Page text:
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State v. Robinson

Decided: March 12, 1976.

THE STATE OF NEW JERSEY
v.
STANLEY ROBINSON, DEFENDANT



Patrick J. McGann, Jr., J.s.c.

Mcgann

Defendant seeks an order changing his present custodial sentence into one to be served in "a custodial or non-custodial treatment or rehabilitation program for drug * * * abuse" in accordance with R. 3:21-10(b).

On February 7, 1975, pursuant to a plea agreement, defendant was sentenced to not less than five nor more than seven years in the New Jersey State Prison concurrently on each of three counts of forgery. He promptly appealed the sentence he had agreed to accept. While the appeal was pending he moved the trial court, on April 14, 1975, for reduction of the sentence. No reasons were advanced for the relief sought. That motion was denied because at that point the trial court lacked jurisdiction to entertain it. See R. 2:9-1(a). Thereafter, on August 29, 1975, while the appeal was yet pending, defendant filed a motion for transfer to a drug treatment program. The documentation required by R. 3:21-10(c) was not submitted. See State v. Davis , 68 N.J. 69, 85 (1975). That motion was denied without prejudice on October 16, 1975.

The original sentence was affirmed on November 6, 1975. This present motion was filed on January 16, 1976 -- well beyond the 20-day limitation under R. 3:21-10(a) but obviously within the "at any time" language of R. 3:21-10(b), if "at any time" is to be read literally. If "at any time" may not be read literally but does have a fixed limit, then a determination must be made whether that limit has been exceeded. In this case, I determine that there is a limit, that the motion is beyond that limit and that this court is without jurisdiction to entertain the motion or to grant the relief sought.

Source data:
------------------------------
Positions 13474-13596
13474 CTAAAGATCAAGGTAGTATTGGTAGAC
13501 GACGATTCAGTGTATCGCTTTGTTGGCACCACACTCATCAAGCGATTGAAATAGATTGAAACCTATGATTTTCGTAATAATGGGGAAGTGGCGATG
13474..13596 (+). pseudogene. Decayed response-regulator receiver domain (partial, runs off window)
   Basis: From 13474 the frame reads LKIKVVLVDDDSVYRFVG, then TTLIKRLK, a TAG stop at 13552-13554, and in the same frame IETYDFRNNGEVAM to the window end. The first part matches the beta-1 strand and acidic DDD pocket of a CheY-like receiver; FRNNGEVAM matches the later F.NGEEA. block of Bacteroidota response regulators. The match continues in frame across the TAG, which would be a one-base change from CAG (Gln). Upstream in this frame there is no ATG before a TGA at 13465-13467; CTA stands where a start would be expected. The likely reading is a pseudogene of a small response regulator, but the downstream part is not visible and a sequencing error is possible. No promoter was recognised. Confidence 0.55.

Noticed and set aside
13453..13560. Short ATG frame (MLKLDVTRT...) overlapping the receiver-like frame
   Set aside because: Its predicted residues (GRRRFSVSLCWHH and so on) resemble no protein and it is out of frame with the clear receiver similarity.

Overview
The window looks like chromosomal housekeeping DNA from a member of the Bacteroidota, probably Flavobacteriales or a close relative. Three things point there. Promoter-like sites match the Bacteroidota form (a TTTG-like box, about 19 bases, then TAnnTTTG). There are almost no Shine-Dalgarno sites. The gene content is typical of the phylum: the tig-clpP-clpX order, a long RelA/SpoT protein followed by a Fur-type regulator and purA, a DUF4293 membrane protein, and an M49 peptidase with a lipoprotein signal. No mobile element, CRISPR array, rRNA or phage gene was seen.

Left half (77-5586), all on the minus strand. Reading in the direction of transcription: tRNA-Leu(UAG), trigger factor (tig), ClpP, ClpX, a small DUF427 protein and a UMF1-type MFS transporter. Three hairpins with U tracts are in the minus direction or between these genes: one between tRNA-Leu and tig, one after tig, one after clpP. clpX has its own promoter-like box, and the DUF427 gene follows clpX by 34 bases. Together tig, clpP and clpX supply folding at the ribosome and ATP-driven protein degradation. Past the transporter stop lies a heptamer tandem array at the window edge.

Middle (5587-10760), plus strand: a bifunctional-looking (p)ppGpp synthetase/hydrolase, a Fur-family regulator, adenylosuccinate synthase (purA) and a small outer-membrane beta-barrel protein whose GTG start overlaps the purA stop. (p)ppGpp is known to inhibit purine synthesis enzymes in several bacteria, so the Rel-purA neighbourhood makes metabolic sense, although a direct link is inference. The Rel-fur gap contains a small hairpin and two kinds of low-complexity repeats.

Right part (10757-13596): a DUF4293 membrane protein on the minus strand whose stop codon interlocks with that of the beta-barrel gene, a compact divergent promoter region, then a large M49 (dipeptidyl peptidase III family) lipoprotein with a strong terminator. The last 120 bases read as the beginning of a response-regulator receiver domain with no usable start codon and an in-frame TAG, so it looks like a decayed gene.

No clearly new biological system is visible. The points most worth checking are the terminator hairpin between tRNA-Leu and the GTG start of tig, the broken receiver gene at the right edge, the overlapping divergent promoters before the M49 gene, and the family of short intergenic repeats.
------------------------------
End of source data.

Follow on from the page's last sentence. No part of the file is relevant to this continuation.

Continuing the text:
R. 3:21-10 deals with a court's power to change its own sentence. It has a history. Knowing that history is essential to understanding the limitation on that power and to determining what "at any time" means. In State v. Kowalczyk , 3 N.J. 231 (1949), Chief Justice Vanderbilt reviewed that history. Kowalczyk had been sentenced on November 22, 1948. He appealed and the judgment of conviction was affirmed on October 24, 1949. When he surrendered himself to begin serving his sentence, the trial judge on November 16, 1949, over objection of the State, suspended the sentence originally imposed. The State appealed and argued that the judge simply had no power to do so. A unanimous Supreme Court agreed; reversed the trial court and reinstated the original sentencing, holding:

At common law the power of a trial judge to alter a sentence expired with the term of court at which the sentence had been imposed, State v. White , 103 N.J.L. 153 (E. & A. 1926); See also 1 Chitty on Criminal Law 721. This rule, however, was never a satisfactory one because the extent of the judge's power in the individual case was variable, depending upon whether the judgment was entered early or late in a term. Accordingly the Legislature, after various experiments, in 1928 (P.L. 1928, c. 231) fixed thirty days from the date of conviction as the time within which the judge might act in place of the indefinite rule of the common law, R.S. 2:190-15. With the abolition of three terms of court a year on the promulgation of our new Rules and the substitution therefor of an annual term commencing each September (Rules 1:1-1, 2:2, and 3:102-2), Rule 2:7-13 was adopted extending the power of the

judge to resentence a defendant "within 60 days from the date of the judgment of conviction." [at 233]